Do not close until: Don’t close the Bible until some message “hits” you; until you know at least one thing God would have you do in response to your reading. It may be a doctrinal insight, or a habit to begin or to break, or a prayer to offer, or a conversation to initiate, a letter or e-mail to send, a phone call to make, or a spiritual discipline to prac­tice. Thus, read the Bible for applica­tion, not merely for information. And because something may “hit” you after only a few verses of reading, it means that, at times, you will choose depth of reading over quantity.

Hear means obey: Eight times in the gospels and eight times in Revelation Christ says, “He who has an ear, let him hear...” Also the Apostle Paul, through the Holy Spirit, writes, “Faith comes from hearing the message...” (Rom. 10:17). Quite often in the Bible “hearing” means “taking in” and “obey.” In other words, what has “hit” you as you read will only be meaningful if it has an impact on your daily living. Remember our Lord’s parable of the seeds sown on different soils (Mark 4:1-20). You want to be the soil that bears fruit!

What will help you hear (i.e. obey)? Two things: praying over the points that “hit” you and meditating on them during the rest of that day. That will rekindle what you have read.

What does meditate mean?🔗

The Hebrew word used in the follow­ing quotations from Scripture means, among others, “to reflect on something while muttering.” In other words, it is to audibly say to yourself, through the day, the words and meaning of what has “hit” you in your personal devotions.

  • The Lord said to Joshua, “Do not let this Book of the Law depart from your mouth; meditate on it day and night, so that you may be careful to do everything written in it. Then you will be prosperous and successful” (Joshua 1:8).
  • Ps 1:1-2 “Blessed is the man who does not walk in the counsel of the wicked or stand in the way of sinners or sit in the seat of mockers. But his delight is in the law of the LORD, and on his law he meditates day and night.”

Why meditate on Scripture? Well, is it not true, as someone has said, “The Bible is not a newspaper to be skimmed but rather a mine to be quarried”?3

What else does meditate involve? It certainly involves asking questions, for example: “What does this discovered ‘gem’ mean for my personal walk with God; for my family; for my marriage; for my finances; for my work the amount of time at work, etc.?”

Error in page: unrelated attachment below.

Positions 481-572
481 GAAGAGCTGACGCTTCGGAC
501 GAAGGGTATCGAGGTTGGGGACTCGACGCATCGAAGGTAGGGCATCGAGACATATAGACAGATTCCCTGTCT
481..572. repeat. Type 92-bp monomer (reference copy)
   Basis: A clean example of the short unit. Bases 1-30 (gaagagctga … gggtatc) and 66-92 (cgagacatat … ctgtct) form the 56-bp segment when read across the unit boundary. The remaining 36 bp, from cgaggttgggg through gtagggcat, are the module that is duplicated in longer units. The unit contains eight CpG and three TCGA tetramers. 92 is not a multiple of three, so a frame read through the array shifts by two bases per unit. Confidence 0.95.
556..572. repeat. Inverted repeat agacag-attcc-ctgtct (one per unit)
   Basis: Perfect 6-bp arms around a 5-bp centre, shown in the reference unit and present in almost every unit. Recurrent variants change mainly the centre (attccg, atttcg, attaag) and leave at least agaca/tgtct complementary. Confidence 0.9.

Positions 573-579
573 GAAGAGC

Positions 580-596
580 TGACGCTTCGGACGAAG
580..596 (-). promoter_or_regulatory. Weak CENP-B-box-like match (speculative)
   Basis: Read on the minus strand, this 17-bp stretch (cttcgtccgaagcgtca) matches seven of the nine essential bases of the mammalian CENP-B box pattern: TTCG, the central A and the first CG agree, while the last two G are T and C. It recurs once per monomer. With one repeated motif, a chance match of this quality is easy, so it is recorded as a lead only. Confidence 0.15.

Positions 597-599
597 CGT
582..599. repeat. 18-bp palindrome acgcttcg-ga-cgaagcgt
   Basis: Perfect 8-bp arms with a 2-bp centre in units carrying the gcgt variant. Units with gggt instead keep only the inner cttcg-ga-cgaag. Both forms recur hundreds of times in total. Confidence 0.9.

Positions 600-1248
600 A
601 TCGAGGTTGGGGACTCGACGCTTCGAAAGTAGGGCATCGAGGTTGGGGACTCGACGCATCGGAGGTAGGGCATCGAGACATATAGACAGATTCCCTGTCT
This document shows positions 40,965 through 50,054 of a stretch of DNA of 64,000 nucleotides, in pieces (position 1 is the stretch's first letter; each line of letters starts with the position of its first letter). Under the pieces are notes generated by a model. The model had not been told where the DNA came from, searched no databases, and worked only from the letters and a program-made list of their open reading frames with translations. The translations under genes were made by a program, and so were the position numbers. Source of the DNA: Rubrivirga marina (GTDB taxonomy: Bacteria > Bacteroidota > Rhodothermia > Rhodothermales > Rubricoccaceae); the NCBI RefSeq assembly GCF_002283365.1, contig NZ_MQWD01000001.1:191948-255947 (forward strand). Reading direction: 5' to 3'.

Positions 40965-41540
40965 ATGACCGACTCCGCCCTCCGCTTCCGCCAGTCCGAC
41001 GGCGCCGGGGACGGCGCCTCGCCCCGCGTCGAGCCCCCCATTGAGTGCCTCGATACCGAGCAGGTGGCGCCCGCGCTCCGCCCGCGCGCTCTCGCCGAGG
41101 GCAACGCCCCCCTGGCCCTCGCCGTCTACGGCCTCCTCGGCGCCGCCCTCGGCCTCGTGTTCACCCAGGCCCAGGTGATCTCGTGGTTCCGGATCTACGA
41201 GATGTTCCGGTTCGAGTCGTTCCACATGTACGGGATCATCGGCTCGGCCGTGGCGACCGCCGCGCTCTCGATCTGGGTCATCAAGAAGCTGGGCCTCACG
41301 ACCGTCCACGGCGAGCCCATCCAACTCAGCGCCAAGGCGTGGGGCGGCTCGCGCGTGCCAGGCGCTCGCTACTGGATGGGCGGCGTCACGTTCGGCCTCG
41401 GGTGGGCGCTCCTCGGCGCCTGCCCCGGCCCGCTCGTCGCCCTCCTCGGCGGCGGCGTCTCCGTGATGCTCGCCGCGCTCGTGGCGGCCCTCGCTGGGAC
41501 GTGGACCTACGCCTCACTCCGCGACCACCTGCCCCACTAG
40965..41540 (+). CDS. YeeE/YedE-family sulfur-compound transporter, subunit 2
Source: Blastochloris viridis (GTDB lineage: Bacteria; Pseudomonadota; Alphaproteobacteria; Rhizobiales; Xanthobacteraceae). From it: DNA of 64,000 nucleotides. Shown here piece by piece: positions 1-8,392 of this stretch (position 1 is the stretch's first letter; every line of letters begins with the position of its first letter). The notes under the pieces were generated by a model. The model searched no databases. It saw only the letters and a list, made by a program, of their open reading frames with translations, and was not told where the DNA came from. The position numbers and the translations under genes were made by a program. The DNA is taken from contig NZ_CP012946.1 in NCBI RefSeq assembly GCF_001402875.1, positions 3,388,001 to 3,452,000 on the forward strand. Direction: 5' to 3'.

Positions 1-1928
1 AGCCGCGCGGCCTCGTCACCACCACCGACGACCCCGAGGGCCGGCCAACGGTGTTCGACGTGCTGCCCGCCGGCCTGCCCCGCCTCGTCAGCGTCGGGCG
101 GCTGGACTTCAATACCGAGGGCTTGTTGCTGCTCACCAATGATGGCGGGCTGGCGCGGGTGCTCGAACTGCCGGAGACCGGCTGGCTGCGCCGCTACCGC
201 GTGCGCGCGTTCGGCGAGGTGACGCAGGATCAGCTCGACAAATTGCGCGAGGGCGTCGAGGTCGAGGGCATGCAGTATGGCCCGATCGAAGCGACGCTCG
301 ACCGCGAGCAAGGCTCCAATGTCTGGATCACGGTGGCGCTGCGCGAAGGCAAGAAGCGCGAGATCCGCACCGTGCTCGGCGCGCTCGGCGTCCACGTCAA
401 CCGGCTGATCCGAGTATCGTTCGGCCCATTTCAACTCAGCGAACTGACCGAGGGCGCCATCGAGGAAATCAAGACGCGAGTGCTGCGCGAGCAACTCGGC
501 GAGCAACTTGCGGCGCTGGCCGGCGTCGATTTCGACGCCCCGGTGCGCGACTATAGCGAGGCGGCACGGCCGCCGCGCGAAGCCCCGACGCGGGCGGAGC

It also involves praying as you medi­tate.

It may even involve jotting down a few mind-joggers. Indeed, some believ­ers have found great benefit in keeping a small booklet (call it a journal, if you wish) in which they write every day’s personal gleanings. This means these medi­tations can with very little search-effort be looked up again and be meditated on again and again. This way, quite a number of Bible verses can, over time, become ingrained in your memory.

Blessings🔗

Well, this is what you will discover if you get into an ongoing personal Bible-reading habit: as 2 Tim 3:16-17 prom­ised Scripture will become useful to you as you are being taught, rebuked, corrected and trained in righteousness! Changes will be seen and experienced in your life not to become proud of, though, just glad! Once this happens, that will be your gauge that you have the most prized blessing the presence of God in your heart and life! By God’s grace, you will then become a personi­fication of James 1:25, “But the man who looks intently into the perfect law that gives freedom, and continues to do this, not forgetting what he has heard, but doing it — he will be blessed in what he does.”

Indeed, through regular personal Bible reading, the Word of God will become for you a “lamp to your feet and a light for your path” (Psalm 119:105) for every situation you’re in. It is my prayer that you will be thus blessed!

Endnotes🔗

  1. ^ Also cf. W.W. Wiersbe, W. W., The Bible Expo­sition Commentary (2 Ti 3:16-17) (Wheaton, Ill.: Victor Books, 1996).
  2. ^ Lloyd-Jones, in Donald S. Whitney, Ten Questions to Diagnose Your Spiritual Health, (Colorado Springs, CO: Navpress, 2001), p.65).
  3. ^  M. Lucado, Just like Jesus (Nashville, TE : Thomas Nelson, 2003), p.44